It’s no secret that you carry excess baggage after the birth of a baby- and I’m not just talking about those mama pounds! My daughter and I accompanied my husband on a business trip to Dublin when she was six-weeks old- and this new mama was in tears trying to limit what she would bring- just knowing that anything I forgot would constitute an emergency situation and there just wasn’t anything in the nursery (save the crib, dressing table and rocker- which my husband MADE me leave behind) that my daughter didn’t absolutely need. But cloth diapers were a necessity, and though it was no problem at hotels with laundry facilities or on weekend visits to my mother’s (the saint of a lady washed and folded them for us even) I was not sure of the etiquette of laundering cloth diapers as a houseguest. My daughter and I were invited for a long weekend to the home of a college friend. Though this friend would exclaim over the pictures of the cute diaper covers I would send to her, I knew that she was slightly repelled by the idea of baby poop lingering in her laundry baskets. But as someone who needs to have loose ends tied before embarking on a trip, I broached the idea of laundering my cloth diapers at her house.
“Um, in my washer,” she replied? “Yes”, I said, knowing that I had to talk fast to convince her, and that this conversation might ultimately lead to my packing a four-day supply of cloth diapers and laundering every diaper I owned upon my return home.
“I have my own laundry bag, detergent, everything.” Knowing that these material things were really not the issue I brazenly rushed forward. “Breast milk poop is water soluble, so its perfectly safe in the washer. Environmentally friendly and no messes.“ “Really,” she asked, sounding slightly more interested? “It’s water soluble?”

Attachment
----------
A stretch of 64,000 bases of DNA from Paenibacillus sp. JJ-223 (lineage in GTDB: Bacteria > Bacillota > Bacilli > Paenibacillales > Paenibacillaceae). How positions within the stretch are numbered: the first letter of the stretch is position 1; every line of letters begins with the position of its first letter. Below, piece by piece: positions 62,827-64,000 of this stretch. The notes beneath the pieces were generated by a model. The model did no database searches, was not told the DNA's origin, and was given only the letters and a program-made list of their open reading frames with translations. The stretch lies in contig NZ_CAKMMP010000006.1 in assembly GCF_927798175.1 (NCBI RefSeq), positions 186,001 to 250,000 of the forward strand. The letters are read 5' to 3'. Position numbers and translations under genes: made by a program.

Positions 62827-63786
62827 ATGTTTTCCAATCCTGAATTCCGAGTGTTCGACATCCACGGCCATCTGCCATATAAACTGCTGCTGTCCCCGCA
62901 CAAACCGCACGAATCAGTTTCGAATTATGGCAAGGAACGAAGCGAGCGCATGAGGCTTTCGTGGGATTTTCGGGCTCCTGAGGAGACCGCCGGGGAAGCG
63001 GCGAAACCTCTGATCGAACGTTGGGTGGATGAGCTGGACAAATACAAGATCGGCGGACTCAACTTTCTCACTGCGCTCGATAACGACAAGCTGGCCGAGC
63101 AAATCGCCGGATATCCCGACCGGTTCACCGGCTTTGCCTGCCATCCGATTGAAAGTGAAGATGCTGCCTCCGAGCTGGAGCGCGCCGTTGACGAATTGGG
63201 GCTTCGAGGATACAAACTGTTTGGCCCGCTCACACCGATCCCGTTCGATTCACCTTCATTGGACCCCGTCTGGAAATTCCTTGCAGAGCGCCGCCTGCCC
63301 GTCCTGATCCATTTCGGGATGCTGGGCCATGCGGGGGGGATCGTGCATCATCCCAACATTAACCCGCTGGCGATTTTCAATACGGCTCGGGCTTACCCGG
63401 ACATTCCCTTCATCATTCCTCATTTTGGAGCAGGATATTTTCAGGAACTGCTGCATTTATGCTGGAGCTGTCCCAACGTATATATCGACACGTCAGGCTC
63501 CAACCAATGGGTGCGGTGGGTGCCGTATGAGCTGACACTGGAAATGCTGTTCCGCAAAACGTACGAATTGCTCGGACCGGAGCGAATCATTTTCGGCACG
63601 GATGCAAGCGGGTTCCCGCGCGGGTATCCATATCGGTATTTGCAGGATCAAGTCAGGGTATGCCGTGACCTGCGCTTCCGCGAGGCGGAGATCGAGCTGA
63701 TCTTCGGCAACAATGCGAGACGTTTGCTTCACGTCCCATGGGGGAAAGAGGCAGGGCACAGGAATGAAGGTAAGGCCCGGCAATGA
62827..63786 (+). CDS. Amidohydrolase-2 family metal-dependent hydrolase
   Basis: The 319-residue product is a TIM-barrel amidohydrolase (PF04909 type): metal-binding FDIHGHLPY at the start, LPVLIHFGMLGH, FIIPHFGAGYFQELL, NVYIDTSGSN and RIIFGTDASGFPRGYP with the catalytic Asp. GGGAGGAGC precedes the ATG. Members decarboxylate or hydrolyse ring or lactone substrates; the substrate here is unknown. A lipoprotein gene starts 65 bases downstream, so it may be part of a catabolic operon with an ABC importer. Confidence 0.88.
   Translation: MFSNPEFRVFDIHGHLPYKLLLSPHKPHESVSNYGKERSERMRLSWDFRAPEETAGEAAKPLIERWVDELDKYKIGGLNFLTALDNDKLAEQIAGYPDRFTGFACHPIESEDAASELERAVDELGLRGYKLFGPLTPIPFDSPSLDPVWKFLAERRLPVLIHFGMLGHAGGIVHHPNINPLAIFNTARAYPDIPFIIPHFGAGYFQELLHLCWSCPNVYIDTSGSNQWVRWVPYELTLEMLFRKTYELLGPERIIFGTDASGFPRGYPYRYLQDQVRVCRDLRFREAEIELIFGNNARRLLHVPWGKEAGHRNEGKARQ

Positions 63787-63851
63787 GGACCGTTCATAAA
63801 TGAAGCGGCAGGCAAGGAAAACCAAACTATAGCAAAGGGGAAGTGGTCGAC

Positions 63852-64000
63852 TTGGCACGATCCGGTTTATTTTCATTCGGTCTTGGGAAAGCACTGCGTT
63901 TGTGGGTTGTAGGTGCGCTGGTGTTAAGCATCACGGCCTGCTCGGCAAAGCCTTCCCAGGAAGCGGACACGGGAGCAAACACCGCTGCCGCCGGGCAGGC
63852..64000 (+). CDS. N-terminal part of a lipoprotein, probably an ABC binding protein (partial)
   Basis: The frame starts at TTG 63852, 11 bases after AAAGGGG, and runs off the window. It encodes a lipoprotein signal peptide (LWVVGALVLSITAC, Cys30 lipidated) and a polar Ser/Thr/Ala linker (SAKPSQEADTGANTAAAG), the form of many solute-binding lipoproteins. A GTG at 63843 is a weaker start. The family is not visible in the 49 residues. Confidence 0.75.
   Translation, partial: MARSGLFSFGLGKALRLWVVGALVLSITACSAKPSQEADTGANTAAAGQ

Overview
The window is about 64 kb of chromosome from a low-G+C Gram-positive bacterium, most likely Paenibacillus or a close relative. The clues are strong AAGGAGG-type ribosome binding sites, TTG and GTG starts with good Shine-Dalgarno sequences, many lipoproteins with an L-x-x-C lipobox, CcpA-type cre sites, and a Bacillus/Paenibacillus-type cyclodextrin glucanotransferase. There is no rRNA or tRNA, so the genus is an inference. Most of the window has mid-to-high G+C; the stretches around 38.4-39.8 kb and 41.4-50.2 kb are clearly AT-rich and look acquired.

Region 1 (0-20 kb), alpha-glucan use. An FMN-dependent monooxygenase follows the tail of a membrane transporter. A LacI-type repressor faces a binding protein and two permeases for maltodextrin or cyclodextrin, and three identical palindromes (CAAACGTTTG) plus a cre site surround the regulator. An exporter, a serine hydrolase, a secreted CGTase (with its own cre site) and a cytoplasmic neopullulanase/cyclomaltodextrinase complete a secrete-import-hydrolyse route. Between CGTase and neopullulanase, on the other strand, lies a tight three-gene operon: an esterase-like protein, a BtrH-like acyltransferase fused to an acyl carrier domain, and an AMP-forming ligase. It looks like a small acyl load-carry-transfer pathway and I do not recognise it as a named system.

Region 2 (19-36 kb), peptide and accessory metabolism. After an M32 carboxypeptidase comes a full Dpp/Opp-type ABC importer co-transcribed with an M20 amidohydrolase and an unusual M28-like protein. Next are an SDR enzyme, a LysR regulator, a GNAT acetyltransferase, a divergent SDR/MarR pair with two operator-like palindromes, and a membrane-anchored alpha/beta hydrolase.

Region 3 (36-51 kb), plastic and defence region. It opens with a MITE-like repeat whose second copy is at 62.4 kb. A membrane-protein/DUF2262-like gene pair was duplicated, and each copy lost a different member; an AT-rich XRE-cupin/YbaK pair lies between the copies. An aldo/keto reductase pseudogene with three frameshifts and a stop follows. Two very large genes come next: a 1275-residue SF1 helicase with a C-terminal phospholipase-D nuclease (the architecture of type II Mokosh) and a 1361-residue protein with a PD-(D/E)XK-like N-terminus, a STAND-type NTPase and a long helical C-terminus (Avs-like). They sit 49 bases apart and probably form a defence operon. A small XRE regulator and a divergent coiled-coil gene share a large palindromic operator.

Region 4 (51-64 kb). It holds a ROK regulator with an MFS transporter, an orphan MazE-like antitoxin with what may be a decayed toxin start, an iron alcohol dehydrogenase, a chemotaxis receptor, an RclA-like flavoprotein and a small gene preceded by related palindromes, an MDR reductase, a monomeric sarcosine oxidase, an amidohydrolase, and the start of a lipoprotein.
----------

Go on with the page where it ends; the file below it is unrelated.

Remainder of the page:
“Yes,” I explained. “So no need for diapers to go in a landfill. “Oh,” I said, (and I admit this may have been somewhat manipulative) “I just got some adorable new diaper covers. I think she needs a few more sundresses to match. Maybe we can shop for some together while I’m in town?” “Shopping, really?” I could hear the enthusiasm in her voice. Shopping is one of the bases of our relationship, after all. We lived across the hall from each other freshman year and discovered that our love for shopping, along with similar tastes and sizes gave us each an extra wardrobe. She quickly replied “Oh, I’ll help you find the cutest little dresses to match. And it’s no problem for you to wash your diapers here. “
My friend is not shallow, but cloth diapers are not the norm as they were for earlier generations. Inundated by commercials, price-war advertising and the image of those white Luvs or Pampers running all over the backyards of America, our society has somehow come to see disposable diapers as just part of having a baby. Cloth sounds foreign, and even less sanitary, when you consider that the disposable diapers and wipes disappear neatly into plastic bags that someone else takes away each week. So, if an opportunity to shop was a way in which I could help my friend accept cloth diapers as the natural, most healthful and sanitary way of life for a baby: so be it. (Plus, I really did want to shop…) When the actual weekend arrived, we were so busy having a great time together that the topic of washing the diapers rarely even came up. But my friend did get to feel the soft organic prefolds and declared them “absolutely divine for a baby’s bottom” and she did get to see what cute accessories great cloth diaper covers and wetbags can be. And if that gets us one more cloth convert, how can it be wrong?
1. Do make arrangements beforehand to wash the diapers at your host’s home2. Bring your own detergent, dryer balls, wetbags etc.
3. Do ask politely before laundering your own diapers so as not to interfere with your host’s laundry schedule.4. Keep your laundry separated from your host’s and in appropriate wetbags, waterproof liners, etc.
Do not:1. Do not volunteer more information than they may want to know (for example, I would proudly boast: “Oh, the diapers can go right in the washer because breast-milk poop is water soluble.” While this is true, some friends don’t necessarily want to know)
2. Do not challenge your hosts if they say you’d prefer not to have your diapers washed in their facilities- if the matter is of great importance stay with another friend or in a hotel with laundry facilities . And regardless of the outcome, smile graciously and carry a big wetbag.
— By Tawnya S.